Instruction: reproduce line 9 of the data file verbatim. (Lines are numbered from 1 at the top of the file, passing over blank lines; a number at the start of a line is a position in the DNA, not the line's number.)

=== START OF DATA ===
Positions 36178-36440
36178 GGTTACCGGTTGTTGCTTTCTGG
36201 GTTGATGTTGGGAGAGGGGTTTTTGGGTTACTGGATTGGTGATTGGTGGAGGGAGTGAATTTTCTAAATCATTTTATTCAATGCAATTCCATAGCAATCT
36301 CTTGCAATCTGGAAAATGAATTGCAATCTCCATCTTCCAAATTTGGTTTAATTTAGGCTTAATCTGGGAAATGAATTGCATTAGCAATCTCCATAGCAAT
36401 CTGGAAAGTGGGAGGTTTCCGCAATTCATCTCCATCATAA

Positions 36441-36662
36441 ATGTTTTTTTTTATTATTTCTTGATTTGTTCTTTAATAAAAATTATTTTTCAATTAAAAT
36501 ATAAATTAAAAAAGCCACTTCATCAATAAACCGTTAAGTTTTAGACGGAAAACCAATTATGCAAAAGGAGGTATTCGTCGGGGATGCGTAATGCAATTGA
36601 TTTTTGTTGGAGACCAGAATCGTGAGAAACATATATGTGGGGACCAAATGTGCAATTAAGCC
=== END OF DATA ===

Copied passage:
36601 TTTTTGTTGGAGACCAGAATCGTGAGAAACATATATGTGGGGACCAAATGTGCAATTAAGCC